Ethernet cable (Was: Sun3 valuations?)
bill.gunshannon at hotmail.com
Tue Jan 23 13:09:53 CST 2018
"Transceivers should be installed only at precise 2.5-metre intervals. This distance
was chosen to not correspond to the wavelength of the signal; this ensures that the
reflections from multiple taps are not in phase. These suitable points are marked
on the cable with black bands."
It cites "IEEE Standard 802.3<https://en.wikipedia.org/wiki/802.3>-1985. IEEE<https://en.wikipedia.org/wiki/IEEE>. p. 121."
From: cctalk <cctalk-bounces at classiccmp.org> on behalf of Pete Turnbull via cctalk <cctalk at classiccmp.org>
Sent: Tuesday, January 23, 2018 1:54 PM
To: cctalk at classiccmp.org
Subject: Re: Ethernet cable (Was: Sun3 valuations?)
On 23/01/2018 16:48, Grant Taylor via cctalk wrote:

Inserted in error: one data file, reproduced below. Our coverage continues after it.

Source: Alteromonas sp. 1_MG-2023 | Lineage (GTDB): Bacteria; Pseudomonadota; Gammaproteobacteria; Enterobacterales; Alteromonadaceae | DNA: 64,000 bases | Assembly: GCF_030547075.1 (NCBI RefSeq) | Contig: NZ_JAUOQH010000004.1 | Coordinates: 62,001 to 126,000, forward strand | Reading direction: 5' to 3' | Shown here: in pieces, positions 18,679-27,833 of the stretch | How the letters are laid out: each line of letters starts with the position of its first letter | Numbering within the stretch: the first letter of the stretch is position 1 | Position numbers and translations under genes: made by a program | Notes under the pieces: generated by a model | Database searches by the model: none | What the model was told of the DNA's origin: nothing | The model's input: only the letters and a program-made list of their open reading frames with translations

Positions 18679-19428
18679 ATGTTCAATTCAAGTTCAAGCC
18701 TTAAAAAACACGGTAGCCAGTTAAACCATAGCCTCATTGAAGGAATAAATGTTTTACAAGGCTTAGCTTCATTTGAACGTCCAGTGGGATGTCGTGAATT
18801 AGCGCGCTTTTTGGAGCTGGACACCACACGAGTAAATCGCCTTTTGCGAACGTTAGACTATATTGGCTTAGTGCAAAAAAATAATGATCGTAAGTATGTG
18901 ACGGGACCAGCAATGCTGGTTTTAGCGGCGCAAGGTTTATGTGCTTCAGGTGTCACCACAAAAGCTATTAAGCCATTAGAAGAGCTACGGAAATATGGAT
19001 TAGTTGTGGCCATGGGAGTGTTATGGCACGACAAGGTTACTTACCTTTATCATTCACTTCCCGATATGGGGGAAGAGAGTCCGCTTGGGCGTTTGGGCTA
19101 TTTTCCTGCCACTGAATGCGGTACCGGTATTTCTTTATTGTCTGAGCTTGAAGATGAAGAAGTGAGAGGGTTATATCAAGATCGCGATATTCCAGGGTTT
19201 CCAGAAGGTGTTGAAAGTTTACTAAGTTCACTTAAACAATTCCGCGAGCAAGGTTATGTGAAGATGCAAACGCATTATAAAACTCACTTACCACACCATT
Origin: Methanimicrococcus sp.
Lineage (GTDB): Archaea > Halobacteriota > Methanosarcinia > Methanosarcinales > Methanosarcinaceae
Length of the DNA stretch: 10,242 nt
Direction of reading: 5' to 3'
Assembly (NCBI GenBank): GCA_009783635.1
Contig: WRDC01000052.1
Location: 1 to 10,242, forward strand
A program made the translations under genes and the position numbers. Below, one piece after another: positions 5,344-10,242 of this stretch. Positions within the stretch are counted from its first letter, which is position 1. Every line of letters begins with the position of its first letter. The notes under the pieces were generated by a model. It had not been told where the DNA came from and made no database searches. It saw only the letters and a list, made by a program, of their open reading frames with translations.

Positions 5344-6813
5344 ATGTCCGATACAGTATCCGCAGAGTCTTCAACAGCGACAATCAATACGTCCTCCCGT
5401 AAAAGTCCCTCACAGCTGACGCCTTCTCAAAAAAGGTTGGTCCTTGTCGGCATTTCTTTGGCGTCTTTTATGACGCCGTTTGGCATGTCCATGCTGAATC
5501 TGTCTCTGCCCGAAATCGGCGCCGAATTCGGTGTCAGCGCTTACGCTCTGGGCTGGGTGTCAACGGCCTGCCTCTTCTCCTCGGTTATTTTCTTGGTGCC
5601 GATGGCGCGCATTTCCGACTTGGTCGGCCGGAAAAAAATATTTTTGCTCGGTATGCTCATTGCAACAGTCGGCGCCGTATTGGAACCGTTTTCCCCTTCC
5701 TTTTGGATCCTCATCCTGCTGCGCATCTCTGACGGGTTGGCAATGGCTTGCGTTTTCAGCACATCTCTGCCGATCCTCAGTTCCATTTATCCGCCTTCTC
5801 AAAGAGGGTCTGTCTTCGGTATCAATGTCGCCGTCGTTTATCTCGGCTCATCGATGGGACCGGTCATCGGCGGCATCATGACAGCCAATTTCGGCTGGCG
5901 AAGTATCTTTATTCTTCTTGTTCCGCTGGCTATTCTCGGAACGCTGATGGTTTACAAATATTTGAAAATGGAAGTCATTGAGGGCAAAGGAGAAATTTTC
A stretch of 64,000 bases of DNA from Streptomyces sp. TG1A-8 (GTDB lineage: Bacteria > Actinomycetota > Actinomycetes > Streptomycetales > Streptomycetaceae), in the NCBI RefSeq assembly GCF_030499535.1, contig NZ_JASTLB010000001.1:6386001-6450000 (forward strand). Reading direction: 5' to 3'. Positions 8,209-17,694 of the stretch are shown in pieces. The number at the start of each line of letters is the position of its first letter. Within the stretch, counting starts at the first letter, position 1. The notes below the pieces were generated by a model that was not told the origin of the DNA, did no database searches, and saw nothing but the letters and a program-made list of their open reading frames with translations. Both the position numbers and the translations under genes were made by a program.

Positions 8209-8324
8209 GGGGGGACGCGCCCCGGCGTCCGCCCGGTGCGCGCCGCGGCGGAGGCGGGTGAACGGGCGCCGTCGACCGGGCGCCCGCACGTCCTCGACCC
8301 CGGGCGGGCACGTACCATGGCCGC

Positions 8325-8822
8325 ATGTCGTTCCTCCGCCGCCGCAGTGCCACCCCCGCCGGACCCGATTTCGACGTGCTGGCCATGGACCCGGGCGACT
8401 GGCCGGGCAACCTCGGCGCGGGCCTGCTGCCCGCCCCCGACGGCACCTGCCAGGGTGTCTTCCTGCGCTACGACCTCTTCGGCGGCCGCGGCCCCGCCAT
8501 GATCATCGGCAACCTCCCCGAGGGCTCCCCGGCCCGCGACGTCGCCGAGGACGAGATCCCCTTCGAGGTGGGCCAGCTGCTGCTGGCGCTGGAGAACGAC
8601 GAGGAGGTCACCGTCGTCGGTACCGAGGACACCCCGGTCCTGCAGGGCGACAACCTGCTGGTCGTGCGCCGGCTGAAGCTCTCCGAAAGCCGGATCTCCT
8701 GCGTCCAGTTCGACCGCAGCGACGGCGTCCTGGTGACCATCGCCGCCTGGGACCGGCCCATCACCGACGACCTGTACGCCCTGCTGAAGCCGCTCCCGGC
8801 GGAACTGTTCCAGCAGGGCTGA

> On 01/23/2018 09:10 AM, Bill Gunshannon via cctalk wrote:
>> If you didn't locate the transceivers on those black marks you would
>> have had terrible performance as that affects collisions. Timing
>> (among other things like grounding) was very important with that
>> version of ethernet hardware.
> It's my understanding that the marks (black bands or other markings on
> the sheath) were exactly one wavelength apart. Which from what I
> remember ~> understand from my ham radio days is quite important.
No, that's quite wrong. The marks are every 2.5m (8.2 feet) wich IIRC
is 1/19th of a wavelength apart, the point being to try to minimise the
likelihood of connections being made where they'd suffer constructive
(additive) interference and to prevent transceivers being too close
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